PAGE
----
“There are still places on this earth that sing of all that came and left, of all that is still here, and of all that is left to come. Places that have been touched, warmed by the presence of something. By its heat, by its breath, by the beat of its heart.”Kerri ní Dochartaigh
Kerri ní Dochartaigh was born in Derry at the very height of the Troubles. One parent was Catholic, the other Protestant. In the space of a year, Kerri’s family was forced out of two homes and, when she was eleven, a homemade petrol bomb was thrown through her bedroom window. For families like hers, terror was in the very fabric of the city.
In Thin Places, Kerri explores how nature kept her sane and helped her heal and how we are again allowing our borders to become hard and terror to creep back in. Kerri asks us to reclaim and rejoice in our landscape and to remember that the land we fight over is much more than lines on a map.
A breathtaking mix of memoir, nature writing and history: this is Kerri ní Dochartaigh’s story of a wild Ireland, an invisible border, an old conflict, and the healing power of the natural world.
This book had been appearing to me for many months. I feel like every time I entered a bookshop or flicked to social media, this book stared me in the face each time. After reading it, I see why it was calling out.
Kerri ní Dochartaigh’s experience of nature is a healing one. Nature is something that soothes her and connects her to the world. But it is also intensely spiritual. Kerri talks of her grandfather and how he was a storyteller, recounting tales of ‘thin places’ in the wilderness where the veil between the worlds is as light as gossamer. These are places where messages from other realms can come through to us, telling us that there is more than the world we currently inhabit. These ‘thin places’ deliver moments of clarity, allowing us to know ourselves deeply and feel truly at home, perhaps for the first time in our lives.
The book’s spiritual element drew me in but it was the realistic depiction of mental health that kept me there.
As someone who has also been through more than my fair share of mental health struggles (is there a universally allotted amount?), I found myself recognising the author’s descriptions of deep depression. It wasn’t a leap of recognition – my heart didn’t swell with the gladness of knowing I’m not alone – it was a dull feeling, one of the mundane. It was almost comforting in its familiarity. Similarly to the author, throughout my life, I have hopped from place to place, from job to job, in the hope that a change of scene will make me happier and magic up a new sense of belonging. I do not share the author’s specific life experience that led her to do this in her own life but I can understand the motivation of wanting to take yourself into a new setting and get lost in the deep green folds of nature in order to forget.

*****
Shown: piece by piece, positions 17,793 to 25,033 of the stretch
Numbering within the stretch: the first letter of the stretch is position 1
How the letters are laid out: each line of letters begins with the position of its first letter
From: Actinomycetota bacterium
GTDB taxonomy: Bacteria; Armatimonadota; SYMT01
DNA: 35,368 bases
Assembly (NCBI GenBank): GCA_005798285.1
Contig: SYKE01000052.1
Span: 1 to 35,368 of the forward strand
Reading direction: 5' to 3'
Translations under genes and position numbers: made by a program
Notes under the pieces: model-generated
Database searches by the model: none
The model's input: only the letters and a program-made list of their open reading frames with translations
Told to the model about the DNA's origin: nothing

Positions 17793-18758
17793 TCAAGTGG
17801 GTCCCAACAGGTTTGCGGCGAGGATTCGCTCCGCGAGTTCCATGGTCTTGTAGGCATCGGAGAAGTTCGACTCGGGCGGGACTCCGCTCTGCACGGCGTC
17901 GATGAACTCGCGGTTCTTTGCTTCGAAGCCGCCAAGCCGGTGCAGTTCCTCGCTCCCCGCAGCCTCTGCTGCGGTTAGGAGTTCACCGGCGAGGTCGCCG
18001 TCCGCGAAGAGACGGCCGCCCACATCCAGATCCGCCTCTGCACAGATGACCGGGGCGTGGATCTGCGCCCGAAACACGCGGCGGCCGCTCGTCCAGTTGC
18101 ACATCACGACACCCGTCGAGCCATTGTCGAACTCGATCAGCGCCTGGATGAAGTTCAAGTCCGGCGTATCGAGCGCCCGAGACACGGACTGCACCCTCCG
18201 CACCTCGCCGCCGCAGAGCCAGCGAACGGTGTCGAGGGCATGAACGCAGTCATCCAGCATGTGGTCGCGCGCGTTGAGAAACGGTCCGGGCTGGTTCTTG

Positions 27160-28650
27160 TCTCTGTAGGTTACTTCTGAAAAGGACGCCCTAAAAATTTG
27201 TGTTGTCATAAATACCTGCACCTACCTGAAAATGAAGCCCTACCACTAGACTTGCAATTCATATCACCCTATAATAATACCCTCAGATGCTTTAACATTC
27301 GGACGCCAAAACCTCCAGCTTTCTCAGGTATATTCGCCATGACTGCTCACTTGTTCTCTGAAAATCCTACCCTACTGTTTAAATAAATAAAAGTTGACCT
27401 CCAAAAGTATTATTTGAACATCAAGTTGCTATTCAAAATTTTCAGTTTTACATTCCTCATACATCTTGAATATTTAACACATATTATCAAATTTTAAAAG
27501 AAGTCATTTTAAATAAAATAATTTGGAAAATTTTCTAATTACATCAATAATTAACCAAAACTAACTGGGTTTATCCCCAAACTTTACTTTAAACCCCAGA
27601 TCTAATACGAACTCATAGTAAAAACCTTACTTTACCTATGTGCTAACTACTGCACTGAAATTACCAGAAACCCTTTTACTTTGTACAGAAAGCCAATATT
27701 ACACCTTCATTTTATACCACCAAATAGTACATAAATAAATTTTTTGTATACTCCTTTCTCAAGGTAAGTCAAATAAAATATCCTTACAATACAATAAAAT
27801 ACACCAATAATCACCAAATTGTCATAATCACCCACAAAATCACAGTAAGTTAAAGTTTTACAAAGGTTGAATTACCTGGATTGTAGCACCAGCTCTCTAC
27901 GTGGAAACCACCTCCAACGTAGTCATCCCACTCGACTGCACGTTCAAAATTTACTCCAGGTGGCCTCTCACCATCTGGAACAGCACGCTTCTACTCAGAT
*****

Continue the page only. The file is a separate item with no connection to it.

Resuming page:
The book, however, is one of immense joy as well. The sound of heavy wingbeats overhead; the ever-changing colour of water; the surprise of sharing a moment with a small, delicate creature stirring in the undergrowth. Ní Dochartaigh’s perceptions and descriptions of the natural world are stunningly beautiful.
I recently went away to the North Wales peninsula, hiring a small cottage without WiFi, a half-hour drive to the nearest town. In a year where I got married, changed jobs twice, bought a new home and published a book, I was feeling burnout with a keenness that shocked me. This little cottage by the fields, cliffs and sea helped me to heal my spirit and also gave me access to some of the ‘thinnest places’ I have ever known. It felt like the perfect setting to be reading such a book, allowing myself to pull a blanket of verdant moss over my soul in order to heal.
Thin Places is a masterpiece of grief and healing. I have given this book a resounding 5/5 stars on Goodreads and would recommend it to anyone who finds that nature nourishes and heals their soul.